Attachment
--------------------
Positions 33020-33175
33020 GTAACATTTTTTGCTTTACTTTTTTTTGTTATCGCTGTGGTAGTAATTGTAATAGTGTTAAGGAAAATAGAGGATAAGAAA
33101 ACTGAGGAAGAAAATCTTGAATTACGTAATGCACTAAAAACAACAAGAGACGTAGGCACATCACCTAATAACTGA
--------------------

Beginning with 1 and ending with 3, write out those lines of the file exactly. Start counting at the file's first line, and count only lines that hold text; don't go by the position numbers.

Positions 33020-33175
33020 GTAACATTTTTTGCTTTACTTTTTTTTGTTATCGCTGTGGTAGTAATTGTAATAGTGTTAAGGAAAATAGAGGATAAGAAA
33101 ACTGAGGAAGAAAATCTTGAATTACGTAATGCACTAAAAACAACAAGAGACGTAGGCACATCACCTAATAACTGA